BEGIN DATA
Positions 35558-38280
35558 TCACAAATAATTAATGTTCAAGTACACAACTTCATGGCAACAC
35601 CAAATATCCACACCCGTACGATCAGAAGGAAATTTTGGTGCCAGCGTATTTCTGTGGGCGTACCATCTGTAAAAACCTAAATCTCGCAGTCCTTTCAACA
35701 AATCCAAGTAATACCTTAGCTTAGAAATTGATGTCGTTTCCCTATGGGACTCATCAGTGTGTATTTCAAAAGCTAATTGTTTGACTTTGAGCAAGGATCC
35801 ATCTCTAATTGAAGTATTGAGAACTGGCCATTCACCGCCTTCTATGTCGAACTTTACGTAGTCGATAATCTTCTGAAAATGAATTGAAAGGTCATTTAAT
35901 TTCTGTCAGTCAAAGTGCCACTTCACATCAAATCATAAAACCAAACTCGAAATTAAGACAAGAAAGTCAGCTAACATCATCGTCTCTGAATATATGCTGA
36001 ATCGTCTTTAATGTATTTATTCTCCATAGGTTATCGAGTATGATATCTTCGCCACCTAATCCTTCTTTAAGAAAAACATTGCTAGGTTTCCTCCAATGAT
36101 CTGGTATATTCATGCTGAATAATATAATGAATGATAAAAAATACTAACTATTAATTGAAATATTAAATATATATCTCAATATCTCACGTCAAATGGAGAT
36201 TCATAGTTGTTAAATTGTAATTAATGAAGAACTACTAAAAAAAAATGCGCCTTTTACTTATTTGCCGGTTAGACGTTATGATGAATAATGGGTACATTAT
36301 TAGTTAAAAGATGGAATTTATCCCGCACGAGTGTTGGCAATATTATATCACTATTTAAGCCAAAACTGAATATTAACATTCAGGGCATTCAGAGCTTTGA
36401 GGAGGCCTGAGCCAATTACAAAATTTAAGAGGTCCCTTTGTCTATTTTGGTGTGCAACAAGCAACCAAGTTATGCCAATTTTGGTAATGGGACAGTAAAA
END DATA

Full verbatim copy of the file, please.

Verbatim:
Positions 35558-38280
35558 TCACAAATAATTAATGTTCAAGTACACAACTTCATGGCAACAC
35601 CAAATATCCACACCCGTACGATCAGAAGGAAATTTTGGTGCCAGCGTATTTCTGTGGGCGTACCATCTGTAAAAACCTAAATCTCGCAGTCCTTTCAACA
35701 AATCCAAGTAATACCTTAGCTTAGAAATTGATGTCGTTTCCCTATGGGACTCATCAGTGTGTATTTCAAAAGCTAATTGTTTGACTTTGAGCAAGGATCC
35801 ATCTCTAATTGAAGTATTGAGAACTGGCCATTCACCGCCTTCTATGTCGAACTTTACGTAGTCGATAATCTTCTGAAAATGAATTGAAAGGTCATTTAAT
35901 TTCTGTCAGTCAAAGTGCCACTTCACATCAAATCATAAAACCAAACTCGAAATTAAGACAAGAAAGTCAGCTAACATCATCGTCTCTGAATATATGCTGA
36001 ATCGTCTTTAATGTATTTATTCTCCATAGGTTATCGAGTATGATATCTTCGCCACCTAATCCTTCTTTAAGAAAAACATTGCTAGGTTTCCTCCAATGAT
36101 CTGGTATATTCATGCTGAATAATATAATGAATGATAAAAAATACTAACTATTAATTGAAATATTAAATATATATCTCAATATCTCACGTCAAATGGAGAT
36201 TCATAGTTGTTAAATTGTAATTAATGAAGAACTACTAAAAAAAAATGCGCCTTTTACTTATTTGCCGGTTAGACGTTATGATGAATAATGGGTACATTAT
36301 TAGTTAAAAGATGGAATTTATCCCGCACGAGTGTTGGCAATATTATATCACTATTTAAGCCAAAACTGAATATTAACATTCAGGGCATTCAGAGCTTTGA
36401 GGAGGCCTGAGCCAATTACAAAATTTAAGAGGTCCCTTTGTCTATTTTGGTGTGCAACAAGCAACCAAGTTATGCCAATTTTGGTAATGGGACAGTAAAA